Byron Donalds loses bid for Speaker nomination to Mike Johnson

That's the second time the votes failed to go his way in a day. But it's unclear whether the caucus will nominate Johnson on the floor.

U.S. Rep. Byron Donalds lost the latest GOP Conference battle for a House Speaker nominee.

The Naples Republican on a third ballot for Speaker came in behind Rep. Mike Johnson, a Louisiana Republican and Vice Chair of the House GOP Conference. But he also finished behind former House Speaker Kevin McCarthy, who hadn’t announced himself as a candidate but had supporters suddenly rally for his reinstatement.

History has shown this may not be the end of the road for Donalds, a Naples Republican who would be the first Black House Speaker and the first from Florida. But the chaotic mid-Congress selection of a new Speaker has proven unpredictable even for longtime observers of the political process.

The Republican caucus will meet again Wednesday morning to try and determine if Johnson has broad enough strength to be nominated on the House floor.

On Tuesday evening, more than 30 House members refused to support any of the five declared candidates in the running for Speaker.

Earlier in the day, Donalds came in third place on four consecutive ballots behind Majority Whip Tom Emmer and Johnson. Rather than be eliminated on a fifth ballot, Donalds dropped out, and Emmer won the race on a last vote. But at that point, 25 GOP Conference members, including U.S. Reps. Cory Mills and Greg Steube of Florida said they could not back Emmer on the floor.

Shortly after that, former President Donald Trump posted on Truth Social that he did not trust Emmer. “He never respected the Power of a Trump Endorsement,” Trump wrote.

Within two hours, Emmer dropped out of the race.

Emmer was the fourth candidate this year to win the GOP Conference vote for Speaker. The fractious caucus elected McCarthy, who became Speaker in January only after 15 ballots and a contentious battle on the floor.

Earlier this month, McCarthy was ousted from that role after U.S. Rep. Matt Gaetz, a Fort Walton Beach, made a motion to vacate the Speakership. It took only eight GOP defections voting with all House Democrats to seize McCarthy’s gavel.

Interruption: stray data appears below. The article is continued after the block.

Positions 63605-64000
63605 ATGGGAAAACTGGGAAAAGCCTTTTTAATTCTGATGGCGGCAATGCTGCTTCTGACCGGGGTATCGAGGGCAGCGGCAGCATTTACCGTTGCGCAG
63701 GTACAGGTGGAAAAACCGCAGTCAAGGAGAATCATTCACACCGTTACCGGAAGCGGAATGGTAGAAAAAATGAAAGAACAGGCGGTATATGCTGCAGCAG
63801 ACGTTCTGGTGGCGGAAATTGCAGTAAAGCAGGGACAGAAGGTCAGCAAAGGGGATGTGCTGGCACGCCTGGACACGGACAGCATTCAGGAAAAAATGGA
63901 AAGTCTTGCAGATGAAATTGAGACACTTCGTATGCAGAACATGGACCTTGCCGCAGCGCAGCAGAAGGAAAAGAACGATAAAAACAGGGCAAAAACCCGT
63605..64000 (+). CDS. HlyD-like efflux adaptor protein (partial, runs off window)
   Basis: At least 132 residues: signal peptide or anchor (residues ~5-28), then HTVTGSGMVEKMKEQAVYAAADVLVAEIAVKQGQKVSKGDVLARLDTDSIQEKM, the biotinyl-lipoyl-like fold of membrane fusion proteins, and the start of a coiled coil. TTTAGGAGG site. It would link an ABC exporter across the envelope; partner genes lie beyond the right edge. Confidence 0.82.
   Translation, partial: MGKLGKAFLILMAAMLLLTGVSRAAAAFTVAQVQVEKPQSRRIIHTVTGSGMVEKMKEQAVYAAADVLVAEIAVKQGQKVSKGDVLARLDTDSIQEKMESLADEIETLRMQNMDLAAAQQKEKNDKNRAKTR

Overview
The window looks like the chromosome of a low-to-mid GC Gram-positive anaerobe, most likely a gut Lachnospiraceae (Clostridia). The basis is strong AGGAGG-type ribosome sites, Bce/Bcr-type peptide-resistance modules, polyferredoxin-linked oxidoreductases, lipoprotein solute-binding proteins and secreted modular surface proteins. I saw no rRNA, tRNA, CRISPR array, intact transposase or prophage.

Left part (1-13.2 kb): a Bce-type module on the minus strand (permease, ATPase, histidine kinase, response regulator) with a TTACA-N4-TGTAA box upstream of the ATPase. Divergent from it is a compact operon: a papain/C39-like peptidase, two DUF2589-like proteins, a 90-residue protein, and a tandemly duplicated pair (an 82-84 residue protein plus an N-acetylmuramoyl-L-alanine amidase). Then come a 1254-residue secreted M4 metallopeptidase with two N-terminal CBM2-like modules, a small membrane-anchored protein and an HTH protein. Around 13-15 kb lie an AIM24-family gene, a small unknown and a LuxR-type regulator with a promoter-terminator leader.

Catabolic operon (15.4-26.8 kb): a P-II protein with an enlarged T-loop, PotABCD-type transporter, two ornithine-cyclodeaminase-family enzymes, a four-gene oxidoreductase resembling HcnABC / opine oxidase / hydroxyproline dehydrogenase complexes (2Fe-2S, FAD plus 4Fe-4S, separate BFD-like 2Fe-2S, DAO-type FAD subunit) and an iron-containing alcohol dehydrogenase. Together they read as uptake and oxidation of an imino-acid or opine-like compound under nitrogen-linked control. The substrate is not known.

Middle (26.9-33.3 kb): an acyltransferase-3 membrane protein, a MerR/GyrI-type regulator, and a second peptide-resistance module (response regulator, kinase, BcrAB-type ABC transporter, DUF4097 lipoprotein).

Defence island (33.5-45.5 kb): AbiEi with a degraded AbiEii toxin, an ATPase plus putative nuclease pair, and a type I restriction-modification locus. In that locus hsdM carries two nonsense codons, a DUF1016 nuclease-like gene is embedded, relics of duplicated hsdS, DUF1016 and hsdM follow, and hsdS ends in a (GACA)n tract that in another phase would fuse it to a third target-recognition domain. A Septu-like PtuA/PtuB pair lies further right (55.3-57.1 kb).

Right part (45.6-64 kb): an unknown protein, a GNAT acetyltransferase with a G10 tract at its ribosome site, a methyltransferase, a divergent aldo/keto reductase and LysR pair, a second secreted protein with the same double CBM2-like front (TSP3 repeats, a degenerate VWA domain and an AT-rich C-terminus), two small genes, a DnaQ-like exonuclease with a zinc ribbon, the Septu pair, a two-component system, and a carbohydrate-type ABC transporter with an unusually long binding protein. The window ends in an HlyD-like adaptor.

Later, the conference voted to elevate Majority Leader Steve Scalise, who narrowly beat House Judiciary Chair Jim Jordan. But Jordan supporters questioned if Scalise had strong enough support. Trump weighed in then as well, questioning Scalise’s health. Scalise dropped out, and the conference nominated Jordan instead.

Jordan went to the House floor but lost on three consecutive ballots, his vote count declining each time. On Friday, the GOP Conference voted to dump Jordan as the nominee and a new contest began. That elected Emmer, and later Johnson.

But the conference still shows little consensus. Johnson won by a landslide 128 votes, more than the 117 Emmer received on a final ballot earlier in the day. But that number remains far short of the 217 required to clinch the Speaker’s gavel in a floor vote and far less than the 212 votes House Democrats expect to cast for Minority Leader Hakeem Jeffries.

On a first ballot Tuesday night, a total of 31 members voted for a candidate other than the four announced, and another two members just voted present. Combined, those protest votes exceeded the 32 votes received by Donalds on a first and second ballot.

The extraordinary number of votes for unannounced candidates prompted a motion after the second ballot to disclose who received votes, and tabulators revealed 33 votes for McCarthy and one for Jordan.

What happens now? The conference will weigh whether to go to the floor and nominate Johnson there but run the risk of another vote where no candidate receives a majority.